Greater wildfire risks prompt growth of electrical ‘microgrids’ to rely less on PG&E
In his standard blue jeans and unbuttoned flannel shirt, David Liebman could blend in with many of the young students walking to and from classes at Santa Rosa Junior College.
But Liebman, manager of energy and sustainability for the college district, has something bigger on his mind than class assignments and midterm projects.
Liebman, 27, is heading a $5 million electrical infrastructure project that addresses climate change and fundamentally will transform the way energy is distributed and used on campus.
Using the new solar arrays at the Santa Rosa campus, Liebman is coordinating the development of an electrical microgrid that could operate independently of PG&E during nearby wildfires, or when the escalating threats of fires in the age of climate change prompt the utility to temporarily turn off power.
“Unless we change the infrastructure that runs our society, we're going to be in a lot of trouble because we won't be able to adapt to the significant changes that are happening to both the environment and technology in general,” Liebman said.
Fueled by solar energy and equipped with battery storage and a complex control system, the SRJC project is a small part of a much larger movement environmental experts say could fundamentally flip the paradigm on energy usage here and across the country. Before, massive power plants were turned on to meet demand for electricity; now, microgrids could help do that with available renewable energy such as solar, wind and geothermal.
In Sonoma County, microgrid systems would allow key institutions such as hospitals, municipal utilities, a college campus and certain government agencies to continue to operate in the event of a natural disaster that interrupts PG&E's electrical transmission and distribution.
Local interest in microgrids has heightened with the prospect of Pacific Gas & Electric shutting off power during times of high fire risk.
To provide a model for developing the mini-power networks, a microgrid laboratory has risen just west of the town of Sonoma, at the Stone Edge Farm Estate Vineyards & Winery. The multimillion-dollar microgrid - a testing ground for the latest renewable energy and storage and control technology - encircles 16 acres of vineyards, olive trees and fields of heirloom vegetables and fruit.
A microgrid builder's dream, the property is regularly visited by college students, government officials and experts in renewable energy, and it often inspires more practical possibilities for people like Liebman.
“We're able to be a sandbox for clean technology innovation and a living laboratory where our lessons learned are able to feed into improved energy projects in the future,” said Robert Furber, operations analyst for Wooster Energy Engineering, which designed Stone Edge Farm's microgrid.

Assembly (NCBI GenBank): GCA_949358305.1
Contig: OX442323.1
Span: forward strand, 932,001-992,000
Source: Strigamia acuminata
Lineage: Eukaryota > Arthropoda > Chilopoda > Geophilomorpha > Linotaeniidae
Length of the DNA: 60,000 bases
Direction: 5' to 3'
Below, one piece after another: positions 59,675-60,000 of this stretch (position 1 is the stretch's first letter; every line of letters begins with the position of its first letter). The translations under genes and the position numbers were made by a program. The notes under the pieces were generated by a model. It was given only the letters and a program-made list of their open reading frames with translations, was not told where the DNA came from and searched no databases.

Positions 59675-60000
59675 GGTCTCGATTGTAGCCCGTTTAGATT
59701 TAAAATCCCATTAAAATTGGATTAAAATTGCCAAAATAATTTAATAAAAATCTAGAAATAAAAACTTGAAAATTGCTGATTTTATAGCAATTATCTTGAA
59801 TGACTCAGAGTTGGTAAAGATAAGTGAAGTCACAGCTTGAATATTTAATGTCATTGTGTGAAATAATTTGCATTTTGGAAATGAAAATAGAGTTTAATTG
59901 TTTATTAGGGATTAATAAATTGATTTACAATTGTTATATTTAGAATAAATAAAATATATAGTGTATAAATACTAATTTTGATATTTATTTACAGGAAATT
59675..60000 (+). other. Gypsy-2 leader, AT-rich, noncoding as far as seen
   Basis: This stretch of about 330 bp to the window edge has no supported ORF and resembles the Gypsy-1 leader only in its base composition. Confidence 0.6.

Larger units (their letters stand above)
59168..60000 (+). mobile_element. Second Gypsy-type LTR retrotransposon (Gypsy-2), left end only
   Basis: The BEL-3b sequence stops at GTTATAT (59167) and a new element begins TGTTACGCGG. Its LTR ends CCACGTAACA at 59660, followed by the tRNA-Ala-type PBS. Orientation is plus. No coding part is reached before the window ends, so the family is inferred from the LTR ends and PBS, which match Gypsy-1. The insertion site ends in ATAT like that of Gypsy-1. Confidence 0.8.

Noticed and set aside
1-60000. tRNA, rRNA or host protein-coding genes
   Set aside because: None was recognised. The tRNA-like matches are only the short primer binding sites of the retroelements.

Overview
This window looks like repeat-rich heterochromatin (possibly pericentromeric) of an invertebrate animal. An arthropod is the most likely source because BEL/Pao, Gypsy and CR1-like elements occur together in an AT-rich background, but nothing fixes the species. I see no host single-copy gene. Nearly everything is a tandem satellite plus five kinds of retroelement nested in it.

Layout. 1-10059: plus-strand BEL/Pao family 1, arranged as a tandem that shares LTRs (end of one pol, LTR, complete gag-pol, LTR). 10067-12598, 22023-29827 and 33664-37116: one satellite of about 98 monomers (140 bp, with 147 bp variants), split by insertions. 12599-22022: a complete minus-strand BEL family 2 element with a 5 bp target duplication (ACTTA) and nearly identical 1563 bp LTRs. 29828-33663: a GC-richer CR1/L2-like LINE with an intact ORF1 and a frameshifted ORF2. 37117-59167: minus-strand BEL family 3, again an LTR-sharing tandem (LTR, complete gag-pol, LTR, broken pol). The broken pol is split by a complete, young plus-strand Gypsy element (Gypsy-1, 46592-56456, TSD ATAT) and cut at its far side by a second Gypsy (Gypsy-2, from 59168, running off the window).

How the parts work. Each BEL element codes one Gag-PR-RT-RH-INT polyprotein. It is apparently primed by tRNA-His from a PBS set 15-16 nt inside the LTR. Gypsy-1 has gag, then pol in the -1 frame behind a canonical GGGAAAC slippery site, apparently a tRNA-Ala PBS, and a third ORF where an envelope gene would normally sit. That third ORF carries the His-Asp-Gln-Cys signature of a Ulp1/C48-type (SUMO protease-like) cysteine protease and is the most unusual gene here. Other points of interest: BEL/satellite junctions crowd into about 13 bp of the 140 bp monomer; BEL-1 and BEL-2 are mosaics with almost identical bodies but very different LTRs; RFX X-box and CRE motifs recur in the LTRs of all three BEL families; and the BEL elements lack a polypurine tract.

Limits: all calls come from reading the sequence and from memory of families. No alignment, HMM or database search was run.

Meanwhile, alternative energy advocates say that each microgrid that comes online, with its renewable energy sources, storage capacity and sophisticated control systems, makes the larger electrical power grid less reliant on fossil fuel power plants.
Breaking ‘utility model'
“It breaks the utility model,” Liebman said. “The utility can no longer be a centralized authority for electricity generation. This is going to shift a lot of the utilities into poles and wire companies that manage the distribution grid.”
Liebman said advances in renewable energy, battery storage technology and smart grid controls are helping pave the way to a future when every household, building or property has the potential to be an energy generator, user and mini-grid operator.
At the Santa Rosa campus, Liebman's project, funded by a grant from the California Energy Commission, would require the addition of two more batteries specialized for use in microgrids. The campus currently has a 1-megawatt Tesla battery system for storage.
The Tesla battery system cost roughly $1.6 million and was acquired with money from the college district's $410 million Measure H facilities bond voters approved in 2014 for new construction and other campus projects. SRJC also bought the new solar arrays with Measure H funds. The cost of the battery was partly offset by an $800,000 rebate from the state.
The single Tesla battery, operating without extra battery storage and an advanced microgrid control system, is currently being used to help meet peak electricity demand at the campus.
When the microgrid is fully built, the system will allow the campus to optimize its daily electricity consumption, taking into account such things as demand and the cost of power. It also will allow the campus to become a stable point in the larger utility grid, using electricity smarter and more efficiently, plus storing excess energy for discharge into the PG&E grid when needed.